Importantly some tumours may also express PD-L1 and possibly PD-L2, which bind to PD-1 on T-cells and lead to inhibition of the immune system’s anti-tumour response. This allows these tumours to escape the immune system (see Figure 1). Therefore PD-1 is a crucial therapeutic target and has led to the development of immune checkpoint inhibiting monoclonal antibodies that either bind to and inhibit PD-1 directly (PD-1 inhibitor) or bind to PD-L1 thereby preventing its activation of PD-1 (PD-L1 inhibitor) (see Figure 2).1,2,3

The only exception for frontline use being in unresectable or advanced melanoma, where these agents demonstrated improved response rates in phase 3 trials compared to classical chemotherapy (nivolumab 40% vs dacarbazine 13.9%, pembrolizumab 23% vs investigator’s choice 4%).7,8 A further groundbreaking result was the lasting duration of response under the immune checkpoint inhibitors (dacarbazine median response 6 months vs nivolumab median response not reached at 12 months + 7% complete responses).7 There were responses which lasted past cessation of treatment, thus demonstrating how the immune checkpoint inhibitors may re-awaken the immune system’s natural anti-tumour response after previous dormancy.

Nivolumab and pembrolizumab are both PD-1 inhibitors. Within only the last 3 years these two agents have received accelerated approvals in the US among other continents for unresectable or advanced melanoma (both agents), metastatic nonsmall cell lung cancer (both agents),

The PD-1 inhibitors were also associated with better patient tolerability compared to traditional chemotherapy. In advanced melanoma, whilst the overall rate of treatmentrelated adverse events (AEs) was similar between the two groups (nivolumab 74.3% vs dacarbazine

75.6%), serious AEs (grade 3 & 4) were less common in the nivolumab group (nivolumab 11.7% vs dacarbazine 17.6%). The most common adverse events related to nivolumab were fatigue (19.9% of patients), pruritus (17%), nausea (16.5%) and infusionrelated reactions (6.4%). Better tolerability of nivolumab was further demonstrated by less AE-associated treatment discontinuation (6.8%) compared to dacarbazine (11.7%).7 Particular immune mediated AEs have also been noted. These present as immune-related overactivity in a range of organs, such as the lungs, colon, liver, kidneys and hormone-producing glands (e.g. thyroid). Results from the above trial showed serious (grade 3–4) immune-related AE’s were infrequent (<2% in any category).5,7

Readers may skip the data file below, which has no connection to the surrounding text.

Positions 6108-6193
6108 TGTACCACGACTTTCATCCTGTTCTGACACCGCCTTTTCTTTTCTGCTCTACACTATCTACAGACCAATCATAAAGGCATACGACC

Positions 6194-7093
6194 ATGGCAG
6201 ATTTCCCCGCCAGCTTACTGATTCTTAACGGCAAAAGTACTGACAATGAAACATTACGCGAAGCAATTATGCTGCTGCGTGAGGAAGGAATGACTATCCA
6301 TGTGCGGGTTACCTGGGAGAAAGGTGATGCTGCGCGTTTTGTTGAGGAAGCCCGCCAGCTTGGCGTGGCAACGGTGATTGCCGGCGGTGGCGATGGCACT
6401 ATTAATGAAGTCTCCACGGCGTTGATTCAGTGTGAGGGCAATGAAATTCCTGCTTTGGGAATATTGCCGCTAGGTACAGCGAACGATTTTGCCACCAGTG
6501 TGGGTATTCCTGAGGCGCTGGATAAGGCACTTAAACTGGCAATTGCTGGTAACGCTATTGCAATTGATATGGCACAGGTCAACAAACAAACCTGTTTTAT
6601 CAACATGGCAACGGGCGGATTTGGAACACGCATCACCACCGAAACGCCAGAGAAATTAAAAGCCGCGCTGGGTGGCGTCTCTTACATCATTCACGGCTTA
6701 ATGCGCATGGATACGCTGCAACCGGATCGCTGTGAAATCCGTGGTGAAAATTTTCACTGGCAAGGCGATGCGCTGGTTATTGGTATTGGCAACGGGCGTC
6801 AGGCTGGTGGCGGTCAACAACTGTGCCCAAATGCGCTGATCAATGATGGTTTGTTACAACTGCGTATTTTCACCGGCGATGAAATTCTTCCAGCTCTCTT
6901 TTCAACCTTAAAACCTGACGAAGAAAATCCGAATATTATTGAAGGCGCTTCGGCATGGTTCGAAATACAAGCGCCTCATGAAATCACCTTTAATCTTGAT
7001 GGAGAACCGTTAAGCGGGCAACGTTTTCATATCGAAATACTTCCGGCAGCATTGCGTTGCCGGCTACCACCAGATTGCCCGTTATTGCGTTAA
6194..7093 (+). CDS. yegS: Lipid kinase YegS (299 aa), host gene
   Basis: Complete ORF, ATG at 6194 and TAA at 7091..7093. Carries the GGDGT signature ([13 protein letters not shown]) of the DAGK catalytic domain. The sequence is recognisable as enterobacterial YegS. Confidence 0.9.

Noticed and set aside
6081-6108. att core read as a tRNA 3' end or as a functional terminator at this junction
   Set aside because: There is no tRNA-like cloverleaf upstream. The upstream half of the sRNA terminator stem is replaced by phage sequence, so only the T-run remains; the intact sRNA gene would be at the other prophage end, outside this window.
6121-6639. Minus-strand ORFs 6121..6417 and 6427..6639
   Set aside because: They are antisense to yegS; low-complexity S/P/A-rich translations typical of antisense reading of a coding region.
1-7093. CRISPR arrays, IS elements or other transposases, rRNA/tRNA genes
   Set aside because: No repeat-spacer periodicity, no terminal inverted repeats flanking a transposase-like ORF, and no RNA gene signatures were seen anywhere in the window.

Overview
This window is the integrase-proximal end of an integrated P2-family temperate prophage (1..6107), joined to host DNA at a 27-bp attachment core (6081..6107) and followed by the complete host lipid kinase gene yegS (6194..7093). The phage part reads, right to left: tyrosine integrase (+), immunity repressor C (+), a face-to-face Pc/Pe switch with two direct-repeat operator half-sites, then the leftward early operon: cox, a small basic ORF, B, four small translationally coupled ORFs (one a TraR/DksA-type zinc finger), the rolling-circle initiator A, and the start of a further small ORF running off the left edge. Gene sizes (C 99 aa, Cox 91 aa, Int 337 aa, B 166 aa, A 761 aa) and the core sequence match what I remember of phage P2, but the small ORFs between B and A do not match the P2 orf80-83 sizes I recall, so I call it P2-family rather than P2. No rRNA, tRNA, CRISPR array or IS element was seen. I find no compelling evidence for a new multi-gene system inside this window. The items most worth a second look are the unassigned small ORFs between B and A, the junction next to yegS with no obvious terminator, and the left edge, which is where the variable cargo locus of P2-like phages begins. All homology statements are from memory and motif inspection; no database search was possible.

Figure 1. Tumour cell escape using PD-L1 ligand4

T-cell receptor

T-cell OFF

PD-1


Whilst individual product guidelines should be referred to in specific circumstances, the management of AEs for the current anti-PD-1 agents is generally consistent. No premedications or specific precautions for infusion reactions or nausea are required. In mild or moderate infusion reactions, it is recommended to interrupt or slow the infusion rate. There are no dosage adjustments required.5 For low grade (1) AEs, treatment schedule can continue if symptoms are managed with conventional symptom relief plus supplementation with topical or oral corticosteroids if required. For grade 2 AEs, treatment may be withheld and AEs managed with intravenous corticosteroids until symptoms subside (to ≤ grade 1), in which case treatment can resume as normal. For grade 3 AEs, patients are managed similarly or may escalate to permanent treatment discontinuation depending on organ/area of immune overactivity. Life-threatening (grade 4) AEs necessitate more intensive management and intravenous corticosteroids plus permanent treatment discontinuation in all cases. With early intervention the majority of AEs are resolved or controlled quickly

with low risk of mortality.5,7 The PD-L1 inhibitors have been more recently developed and a number of agents are in the development pipeline. Atezolizumab is the only agent approved so far (by the FDA), being granted accelerated approval for advanced urothelial bladder cancer after disease progression following platinum-containing chemotherapy.9 It is speculated that due to the selective blocking of PD-L1, PD-L1 inhibitors compared to PD-1 inhibitors may have less incidence of immunemediated AEs but whether this also translates into less efficacy is still also to be determined.3 Many cancers have been reported to have significant PD-L1 and/or PD-L2 expression, including melanoma, non-small cell lung cancer (NSCLC), colorectal cancer, breast cancer, ovarian cancer, renal cell carcinoma, glioblastoma, multiple myeloma and certain B-cell lymphomas.1,10 Even so, PD-L1 is not uniformly expressed by all these cancer types and actual individual expression can vary. In actuality, in the melanoma trials, the percentage of tumours that expressed PD-L1, at a level equal to or higher than 5%, ranged from 17%